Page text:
One of the world’s largest oil and gas companies—and a favorite target of climate activists and activist investors—is making something of a U-turn on its plans for the future.
Shell, which was sued into cutting its oil output, is going back to oil and gas in a big way, and talking openly about its bottom-line change of heart.
Several days ago, Reuters reported that Shell was going to scrap its oil output reduction plans. Not only had it already hit its reduction targets through asset sales, the report said, but it was enjoying the returns its oil business was making.
Citing unnamed sources close to the company, Reuters reported that the new chief executive of the company, Wael Sawan, was this week going to announce a cancellation of an annual oil output reduction target of between 1 and 2%. Some expect him to also announce plans for more spending on oil and gas, according to a Wall Street Journal report.
Sawan, who took office early this year, had said earlier that the transition should not advance at the expense of oil and gas profits. In fact, it has become pretty obvious that the transition cannot advance at all without oil and gas used to power the equipment used to mine critical minerals and metals, process them around the world, and produce the panels, turbines, and infrastructure necessary for a shift to low-carbon energy.
Yet the transition has failed to live to the promise Big Oil executives assumed was a safe one. First BP and now Shell are either downsizing—BP—or scrapping some of their wind, solar, hydrogen and biofuels—Shell—plans. Because they are not making the returns that were expected of them. But oil and gas are making more than probably expected.
Gas appears to be particularly attractive, according to a recent Bloomberg report. Citing more unnamed sources, Shell has been urging its LNG teams to boost business in India and China, motivating them with the promise of higher bonuses for successful deals in both these and also other countries.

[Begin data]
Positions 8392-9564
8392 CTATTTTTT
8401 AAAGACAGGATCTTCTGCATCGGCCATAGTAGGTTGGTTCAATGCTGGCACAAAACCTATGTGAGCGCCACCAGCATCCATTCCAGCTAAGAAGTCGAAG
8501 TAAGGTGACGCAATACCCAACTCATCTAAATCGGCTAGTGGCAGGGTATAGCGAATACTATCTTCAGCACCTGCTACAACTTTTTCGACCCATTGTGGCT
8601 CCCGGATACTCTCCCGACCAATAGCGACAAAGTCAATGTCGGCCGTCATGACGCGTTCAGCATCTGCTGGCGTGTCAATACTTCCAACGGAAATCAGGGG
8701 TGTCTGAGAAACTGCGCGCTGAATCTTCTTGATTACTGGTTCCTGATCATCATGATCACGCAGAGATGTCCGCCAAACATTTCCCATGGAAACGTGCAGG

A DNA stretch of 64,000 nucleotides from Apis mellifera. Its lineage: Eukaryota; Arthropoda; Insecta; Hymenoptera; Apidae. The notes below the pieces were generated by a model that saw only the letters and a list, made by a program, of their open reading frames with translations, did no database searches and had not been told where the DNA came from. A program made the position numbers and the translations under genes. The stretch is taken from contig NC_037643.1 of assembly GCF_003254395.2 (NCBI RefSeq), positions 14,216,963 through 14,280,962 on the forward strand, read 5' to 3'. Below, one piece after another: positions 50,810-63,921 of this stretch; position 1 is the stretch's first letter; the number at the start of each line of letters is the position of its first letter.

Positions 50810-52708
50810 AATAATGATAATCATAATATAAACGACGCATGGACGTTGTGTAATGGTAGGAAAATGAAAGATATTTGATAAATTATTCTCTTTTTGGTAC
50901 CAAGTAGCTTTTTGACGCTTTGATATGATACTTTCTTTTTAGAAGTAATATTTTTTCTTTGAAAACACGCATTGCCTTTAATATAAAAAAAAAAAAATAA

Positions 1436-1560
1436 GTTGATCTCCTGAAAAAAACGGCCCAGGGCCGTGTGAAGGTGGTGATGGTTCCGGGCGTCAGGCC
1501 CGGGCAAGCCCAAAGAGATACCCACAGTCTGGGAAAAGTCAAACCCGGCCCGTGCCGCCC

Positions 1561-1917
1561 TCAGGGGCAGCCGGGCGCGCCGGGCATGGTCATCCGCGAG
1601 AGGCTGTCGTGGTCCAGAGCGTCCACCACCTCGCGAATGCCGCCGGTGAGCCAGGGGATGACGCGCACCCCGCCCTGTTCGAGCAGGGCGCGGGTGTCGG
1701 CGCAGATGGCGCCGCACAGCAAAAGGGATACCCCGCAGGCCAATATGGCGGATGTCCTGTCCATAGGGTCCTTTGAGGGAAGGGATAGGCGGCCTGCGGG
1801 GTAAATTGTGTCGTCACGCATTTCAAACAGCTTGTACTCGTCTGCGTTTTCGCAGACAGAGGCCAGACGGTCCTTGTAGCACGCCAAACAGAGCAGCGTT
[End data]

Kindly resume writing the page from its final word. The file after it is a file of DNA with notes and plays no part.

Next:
“We have always known that gas is crucial for the energy transition, but our new strategy is built around a new belief — that gas will continue to play a key role in the energy mix,” Shell executive VP for LNG told Bloomberg.
This is quite a departure from the mostly deafening silence coming from European Big Oil majors in the past couple of years as activist pressure doubled and tripled, prompting them to start talking about emission reduction plans, tracking and recording, and output cuts.
Apparently, judging by how activists’ climate resolutions fared at this year’s AGMs of the European supermajors, most shareholders did not want Shell, BP, and TotalEnergies to focus on emissions and output reduction. They wanted them to focus on returns—and if these returns are fatter from the core oil and gas business then that must be expanded.
On Wednesday, CEO Wael Sawan will present the new strategy of Shell at the New York Stock Exchange. Per the WSJ, there are expectations that he will announce a return to a focus on oil and gas production on the grounds that the transition will leave whole nations behind unless the world goes easy on the reduction of oil and gas consumption.
If the presentation indeed does that, chances are it will get activists angry—angry enough to sue again, perhaps. This makes Sawan’s defense of Shell’s core business all the more meaningful: it is a reality check that was long overdue, not only for Shell but for all the European supermajors. It’s oil and gas that makes the money, not wind and hydrogen.
By Irina Slav for Oilprice.com
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